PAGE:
Customized Medicines

Customized Medicines
Dr. Sonja O'Bryan, Pharm.D., ABAAHP Board Certified Health Practitioner Diplomate-American Academy of Anti-Aging Medicine: "Creative Medicines" for Hormones-Weight-Pain-Fatigue-Skin Diseases-Pediatrics-Autoimmune Disorders-Veterinary Needs. Using Complimentary, Integrative, Regenerative, Bio-Identical, and Lifestyle Medicine For Health and Healing.

Tuesday, November 6, 2012

Fish Oils for Depression? Yep!

Omega-3 Fatty Acids for Major Depression
in Perimenopausal/Menopausal Women

Author: Freeman M, Hibbeln J, Silver M, et al.
Reference: Omega-3 fatty acids for major depressive disorder associated with the menopausal transition: a preliminary open trial. Menopause 2012;18(3):279-284
Design: Open-label study of omega-3 fatty acids for the treatment of major depressive disorder (MDD). After a 1-week single-blind placebo lead-in, participants received 8 weeks of treatment with open-label omega-3 fatty acids. Participants received open-label Lovaza 2 g/day (2 capsules per day). Each capsule of Lovaza contains 840 mg of ethyl esters of omega-3 fatty acids, as a combination of approximately 465 mg of eicosapentaenoic acid (EPA) and approximately 375 mg of docosahexaenoic acid (DHA) per capsule. Each capsule also contains small amounts of docosapentaenoic acid, stearidonic acid, heneicosapentaenoic acid, ecosatetraenoic acid and alpha-linolenic acid totaling the remaining 160 mg.
Participants: Perimenopausal or postmenopausal women, 40 and older who met the criteria for MDD and had a minimum score of 19 on the Montgomery-Asberg Depression Rating Scale (MADRS) at the screening visit. In total, 24 eligible women were enrolled between November 2008 and April 2009.
Primary Outcome: The primary objective was to determine if an 8 week treatment with omega-3 fatty acids would decrease depressive symptoms in perimenopausal and postmenopausal women who had major depressive disorder. The secondary outcome was a change in hot flashes using a hot flash diary and the Hot Flash Related Daily Interference Scale (HFRDIS)
Key findings: Of the 20 women who completed the study, pretreatment MADRS scores were 24.2 and post treatment, 10.7, demonstrating a significant decrease in MDRS scores. Seventy percent of participants had their MADRS score decrease by 50% or more. The remission rate was 45%, i.e. a final MADRS score of 7 or less.
Fifteen of the women had hot flashes at baseline and the number of hot flashes per day improved significantly with a score of 9.0 + 10.3 hot flashes per day pretreatment and 2.5 + 4.0 posttreatment. The average change in score from pretreatment to posttreatment was 5.1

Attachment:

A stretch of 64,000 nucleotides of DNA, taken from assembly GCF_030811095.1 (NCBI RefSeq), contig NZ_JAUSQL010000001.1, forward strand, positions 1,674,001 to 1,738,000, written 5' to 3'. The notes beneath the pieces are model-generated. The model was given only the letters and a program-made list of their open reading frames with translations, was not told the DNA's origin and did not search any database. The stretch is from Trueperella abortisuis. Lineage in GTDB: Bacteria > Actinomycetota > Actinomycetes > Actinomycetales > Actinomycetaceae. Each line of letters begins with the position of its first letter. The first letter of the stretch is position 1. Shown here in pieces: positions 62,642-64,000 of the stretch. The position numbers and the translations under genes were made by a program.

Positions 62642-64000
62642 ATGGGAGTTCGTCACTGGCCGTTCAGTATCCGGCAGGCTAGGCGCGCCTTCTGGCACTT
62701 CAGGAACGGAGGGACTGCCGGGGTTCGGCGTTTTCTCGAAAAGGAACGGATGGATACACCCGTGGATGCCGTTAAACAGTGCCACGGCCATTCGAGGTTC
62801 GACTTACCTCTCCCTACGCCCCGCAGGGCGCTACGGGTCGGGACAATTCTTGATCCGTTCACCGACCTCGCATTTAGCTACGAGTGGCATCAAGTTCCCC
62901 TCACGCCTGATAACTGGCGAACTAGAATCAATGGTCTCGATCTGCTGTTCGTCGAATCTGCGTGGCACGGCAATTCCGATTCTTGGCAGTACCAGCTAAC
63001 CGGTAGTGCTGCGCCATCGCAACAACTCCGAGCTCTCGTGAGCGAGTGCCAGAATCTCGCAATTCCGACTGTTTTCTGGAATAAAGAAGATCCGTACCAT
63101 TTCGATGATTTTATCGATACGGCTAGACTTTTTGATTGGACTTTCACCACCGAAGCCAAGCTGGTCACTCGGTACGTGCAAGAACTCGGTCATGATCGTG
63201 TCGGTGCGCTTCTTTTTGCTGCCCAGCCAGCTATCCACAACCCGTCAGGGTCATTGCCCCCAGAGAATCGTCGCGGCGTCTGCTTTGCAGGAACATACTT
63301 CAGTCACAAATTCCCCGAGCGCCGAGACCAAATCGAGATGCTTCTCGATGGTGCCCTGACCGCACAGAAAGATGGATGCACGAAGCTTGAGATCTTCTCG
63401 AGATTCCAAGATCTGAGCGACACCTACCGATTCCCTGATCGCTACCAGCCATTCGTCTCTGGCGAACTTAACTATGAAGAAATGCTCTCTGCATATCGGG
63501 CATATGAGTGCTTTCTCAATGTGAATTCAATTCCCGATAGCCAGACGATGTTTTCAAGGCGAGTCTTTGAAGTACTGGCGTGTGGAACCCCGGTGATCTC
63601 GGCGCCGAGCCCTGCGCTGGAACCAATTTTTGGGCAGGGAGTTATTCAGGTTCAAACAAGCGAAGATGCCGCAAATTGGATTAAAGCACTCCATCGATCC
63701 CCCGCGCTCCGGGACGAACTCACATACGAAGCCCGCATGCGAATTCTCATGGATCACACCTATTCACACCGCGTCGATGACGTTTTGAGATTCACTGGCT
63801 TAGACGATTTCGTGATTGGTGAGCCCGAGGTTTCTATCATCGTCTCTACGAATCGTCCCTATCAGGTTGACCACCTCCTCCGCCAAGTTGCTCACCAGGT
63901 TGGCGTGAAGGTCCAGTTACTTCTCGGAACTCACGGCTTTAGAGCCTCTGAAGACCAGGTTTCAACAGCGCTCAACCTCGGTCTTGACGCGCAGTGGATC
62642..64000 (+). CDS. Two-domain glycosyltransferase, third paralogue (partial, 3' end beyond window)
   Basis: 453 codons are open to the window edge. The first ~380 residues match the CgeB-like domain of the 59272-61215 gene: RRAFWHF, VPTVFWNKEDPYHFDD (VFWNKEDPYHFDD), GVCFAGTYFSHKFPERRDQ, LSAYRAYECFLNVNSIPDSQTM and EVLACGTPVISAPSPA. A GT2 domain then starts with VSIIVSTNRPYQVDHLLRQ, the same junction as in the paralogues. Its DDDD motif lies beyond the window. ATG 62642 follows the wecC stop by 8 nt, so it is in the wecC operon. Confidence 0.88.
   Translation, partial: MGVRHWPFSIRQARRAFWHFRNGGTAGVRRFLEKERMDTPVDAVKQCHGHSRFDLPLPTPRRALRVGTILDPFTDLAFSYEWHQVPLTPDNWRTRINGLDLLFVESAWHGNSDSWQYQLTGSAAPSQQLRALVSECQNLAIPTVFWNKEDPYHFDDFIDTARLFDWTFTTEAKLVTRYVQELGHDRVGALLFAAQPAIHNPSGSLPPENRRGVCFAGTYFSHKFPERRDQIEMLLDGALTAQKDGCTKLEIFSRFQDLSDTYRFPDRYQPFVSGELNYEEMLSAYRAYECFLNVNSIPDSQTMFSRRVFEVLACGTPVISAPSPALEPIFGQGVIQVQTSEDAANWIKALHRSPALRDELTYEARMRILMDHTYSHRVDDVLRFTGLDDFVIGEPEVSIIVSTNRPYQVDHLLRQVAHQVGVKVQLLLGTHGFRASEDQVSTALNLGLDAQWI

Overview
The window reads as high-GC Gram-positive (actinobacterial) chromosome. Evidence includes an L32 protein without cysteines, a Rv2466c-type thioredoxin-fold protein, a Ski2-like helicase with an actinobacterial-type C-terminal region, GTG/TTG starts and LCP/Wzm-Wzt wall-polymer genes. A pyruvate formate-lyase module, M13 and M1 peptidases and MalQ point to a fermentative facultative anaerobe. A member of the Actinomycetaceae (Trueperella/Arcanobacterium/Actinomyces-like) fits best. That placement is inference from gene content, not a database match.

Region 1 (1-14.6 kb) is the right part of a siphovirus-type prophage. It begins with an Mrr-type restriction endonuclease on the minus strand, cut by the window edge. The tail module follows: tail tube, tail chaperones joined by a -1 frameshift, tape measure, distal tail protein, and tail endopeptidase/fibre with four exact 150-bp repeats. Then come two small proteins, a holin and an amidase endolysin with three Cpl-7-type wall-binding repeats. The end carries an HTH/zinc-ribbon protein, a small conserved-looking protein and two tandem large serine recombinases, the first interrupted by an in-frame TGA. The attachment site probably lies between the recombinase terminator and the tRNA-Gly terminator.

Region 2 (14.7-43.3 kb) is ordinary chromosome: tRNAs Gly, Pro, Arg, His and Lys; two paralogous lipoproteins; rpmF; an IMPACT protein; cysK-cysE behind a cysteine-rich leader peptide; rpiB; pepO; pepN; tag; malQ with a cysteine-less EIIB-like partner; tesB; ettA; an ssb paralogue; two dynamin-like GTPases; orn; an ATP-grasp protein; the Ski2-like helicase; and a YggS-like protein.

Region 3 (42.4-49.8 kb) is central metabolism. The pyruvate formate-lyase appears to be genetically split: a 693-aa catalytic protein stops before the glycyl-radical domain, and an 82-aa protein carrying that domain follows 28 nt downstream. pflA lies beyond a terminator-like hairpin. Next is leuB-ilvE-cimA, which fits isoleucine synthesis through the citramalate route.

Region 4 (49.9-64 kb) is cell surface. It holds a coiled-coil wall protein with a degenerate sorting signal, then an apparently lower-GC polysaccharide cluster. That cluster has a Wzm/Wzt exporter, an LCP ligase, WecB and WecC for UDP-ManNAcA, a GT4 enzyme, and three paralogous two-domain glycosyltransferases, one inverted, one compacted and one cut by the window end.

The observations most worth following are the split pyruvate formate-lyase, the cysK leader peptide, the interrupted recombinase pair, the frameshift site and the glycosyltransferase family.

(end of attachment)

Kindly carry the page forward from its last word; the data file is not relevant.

The women whose depression responded to treatment were significantly more likely to have decreased hot flash scores than the nonresponders. This was stronger for nighttime hot flash scores than daytime scores. Women who had a remission of their MDD had a significant decrease in their hot HFRDIS compared with those who did not have remission.
Practice Implications: This study is very clinically meaningful as MDD is experienced by a significant number of perimenopausal and postmenopausal women. While there are many therapeutic options, including hormones, prescription anti-depressants and herbal/vitamin options, not all of these have good data in perimenopausal/menopausal women. This open trial provides good evidence that omega-3 fatty acids can be effective for not only major depression in these women, but hot flashes as well. This study is an echo of a study published by Luca M, et al in 2009, demonstrating that omega-3 fatty acids can be effective to decrease hot flash frequency and improve quality of life. (Lucas M, Asselin G, Merett C, et al. Effects of ethyl-eicosapentaenoic acid omega-3 fatty acid supplementation on hot flashes and quality of life among middle-aged women: a double-blind, placebo-controlled, randomized clinical trial. Menopause 2009;16:357-366.) A future randomized, placebo-controlled trial on omega-3 fatty acids in perimenopausal and postmenopausal women with MDD will be even more convincing but for now, the use of 2 gm/day of high quality of fish oil with the approximate amounts of EPA/DHA used in this study is an appealing therapeutic option either alone or as an adjunct to hormonal and nonhormonal therapies for this population of women.

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